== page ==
Client Talking Points
Post the bond auction failing this week, risk is getting real in Russia – faster. The CDS is ticking up to +282 (greater than 300 is what we call the “Lehman Line”) as the Russian stock market continues to crash (down -1.5% to -22% year-to-date). We’re keeping a close eye on these developments.
It’s just plain ugly and, for American cost of living, this is getting worse. Faster too. The CRB Commodities Index is holding on to its year-to-date highs at +11.5% as American rents rip and the Fed continues to print/devalue ($4.3 trillion Fed balance sheet, up another +$12.4 billion week-over-week).
While US equity market centric investors might be confused by the no-volume bounce to lower highs into month end, the bond market gets that #InflationAccelerating is slowing real consumption growth. The 10-year is at 2.67% this morning and falling.
|FIXED INCOME||22%||INTL CURRENCIES||20%|
Top Long Ideas
Hologic is emerging from an extremely tough period which has left investors wary of further missteps. In our view, Hologic and its new management are set to show solid growth over the next several years. We have built two survey tools to track and forecast the two critical elements that will drive this acceleration. The first survey tool measures 3-D Mammography placements every month. Recently we have detected acceleration in month over month placements. When Hologic finally receives a reimbursement code from Medicare, placements will accelerate further, perhaps even sooner. With our survey, we'll see it real time. In addition to our mammography survey. We've been running a monthly survey of OB/GYNs asking them questions to help us forecast the rest of Hologic's businesses, some of which have been faced with significant headwinds. Based on our survey, we think those headwinds are fading. If the Affordable Care Act actually manages to reduce the number of uninsured, Hologic is one of the best positioned companies.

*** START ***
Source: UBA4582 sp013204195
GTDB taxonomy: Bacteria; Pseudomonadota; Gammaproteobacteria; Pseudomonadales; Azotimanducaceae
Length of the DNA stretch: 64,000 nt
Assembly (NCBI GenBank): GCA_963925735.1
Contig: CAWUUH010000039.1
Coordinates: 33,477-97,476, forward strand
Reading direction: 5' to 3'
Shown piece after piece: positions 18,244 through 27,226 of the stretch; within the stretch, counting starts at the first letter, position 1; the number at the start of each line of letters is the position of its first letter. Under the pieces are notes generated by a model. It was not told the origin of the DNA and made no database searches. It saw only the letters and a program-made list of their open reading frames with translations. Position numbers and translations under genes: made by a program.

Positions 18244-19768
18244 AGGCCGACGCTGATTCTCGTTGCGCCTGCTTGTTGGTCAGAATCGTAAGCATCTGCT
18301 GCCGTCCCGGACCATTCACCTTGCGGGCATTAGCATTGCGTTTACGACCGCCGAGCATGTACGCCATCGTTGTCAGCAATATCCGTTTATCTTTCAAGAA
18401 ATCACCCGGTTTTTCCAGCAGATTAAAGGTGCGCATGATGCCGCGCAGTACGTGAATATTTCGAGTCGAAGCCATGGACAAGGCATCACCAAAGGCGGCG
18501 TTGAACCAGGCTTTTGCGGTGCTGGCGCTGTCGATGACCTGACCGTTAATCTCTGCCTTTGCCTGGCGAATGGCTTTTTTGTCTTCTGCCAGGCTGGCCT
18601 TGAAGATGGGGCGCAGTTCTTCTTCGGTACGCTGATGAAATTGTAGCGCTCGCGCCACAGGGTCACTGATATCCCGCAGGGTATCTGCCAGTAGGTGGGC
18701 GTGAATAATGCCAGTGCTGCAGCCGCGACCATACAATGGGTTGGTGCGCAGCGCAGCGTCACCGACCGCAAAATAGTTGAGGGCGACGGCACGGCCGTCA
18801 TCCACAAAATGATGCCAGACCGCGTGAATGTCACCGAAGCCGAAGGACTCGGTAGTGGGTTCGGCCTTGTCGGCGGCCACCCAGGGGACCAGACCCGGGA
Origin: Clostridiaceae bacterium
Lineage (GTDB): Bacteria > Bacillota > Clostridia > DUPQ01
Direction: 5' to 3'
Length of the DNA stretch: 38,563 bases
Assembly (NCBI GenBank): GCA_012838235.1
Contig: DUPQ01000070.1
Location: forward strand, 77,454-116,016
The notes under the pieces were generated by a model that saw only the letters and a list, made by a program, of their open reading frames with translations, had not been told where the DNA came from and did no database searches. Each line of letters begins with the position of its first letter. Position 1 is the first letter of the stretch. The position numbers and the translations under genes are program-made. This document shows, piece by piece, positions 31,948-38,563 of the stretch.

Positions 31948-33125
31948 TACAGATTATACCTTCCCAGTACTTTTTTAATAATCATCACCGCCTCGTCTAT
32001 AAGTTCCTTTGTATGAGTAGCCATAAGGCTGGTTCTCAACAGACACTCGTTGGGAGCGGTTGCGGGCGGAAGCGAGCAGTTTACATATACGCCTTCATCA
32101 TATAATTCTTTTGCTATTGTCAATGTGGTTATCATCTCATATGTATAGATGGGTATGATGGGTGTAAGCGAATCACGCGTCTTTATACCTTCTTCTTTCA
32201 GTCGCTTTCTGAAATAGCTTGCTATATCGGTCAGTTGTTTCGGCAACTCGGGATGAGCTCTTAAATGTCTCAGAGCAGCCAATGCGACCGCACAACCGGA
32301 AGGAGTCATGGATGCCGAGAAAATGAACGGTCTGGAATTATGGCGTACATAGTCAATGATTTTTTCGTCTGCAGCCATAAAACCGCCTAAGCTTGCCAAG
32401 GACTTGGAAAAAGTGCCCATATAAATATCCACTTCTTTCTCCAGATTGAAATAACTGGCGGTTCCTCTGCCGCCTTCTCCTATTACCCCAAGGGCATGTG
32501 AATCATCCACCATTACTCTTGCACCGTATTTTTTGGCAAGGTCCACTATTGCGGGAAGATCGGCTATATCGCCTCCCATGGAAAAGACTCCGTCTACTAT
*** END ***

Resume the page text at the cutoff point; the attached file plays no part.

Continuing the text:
Construction activity remains cyclically depressed, but has likely begun the long process of recovery. A large multi-year rebound in construction should provide a tailwind to OC shares that the market appears to be underestimating. Both residential and nonresidential construction in the U.S. would need to roughly double to reach post-war demographic norms. As credit returns to the market and government funded construction begins to rebound, construction markets should make steady gains in coming years, quarterly weather aside, supporting OC’s revenue and capacity utilization.
Darden is the world’s largest full service restaurant company. The company operates +2000 restaurants in the U.S. and Canada, including Olive Garden, Red Lobster, LongHorn and Capital Grille. Management has been under a firestorm of criticism for poor performance. Hedgeye's Howard Penney has been at the forefront of this activist movement since early 2013, when he first identified the potential for unleashing significant value creation for Darden shareholders. Less than a year later, it looks like Penney’s plan is coming to fruition. Penney (who thinks DRI is grossly mismanaged and in need of a major overhaul) believes activists will drive material change at Darden. This would obviously be extremely bullish for shareholders and could happen fairly soon driving shares materially higher.
Three for the Road
TWEET OF THE DAY
Another fantastic UK #GrowthAccelerating data pt w/ #StrongPound - Retail Sales for MAR +4.2% y/y @KeithMcCullough
QUOTE OF THE DAY
“We can't change the course of events, but we can attempt to protect capital in the face of foreseeable risks.” – David Einhorn
STAT OF THE DAY
Tokyo’s consumer prices rose 2.7 percent in April from a year earlier, the biggest jump since 1992, pumped up by a sales-tax increase and a year of unprecedented stimulus from the Bank of Japan. Inflation excluding fresh food accelerated from 1 percent in the previous month, while nationally the same price gauge rose 1.3 percent in March from a year earlier, statistics bureau data showed. (Bloomberg)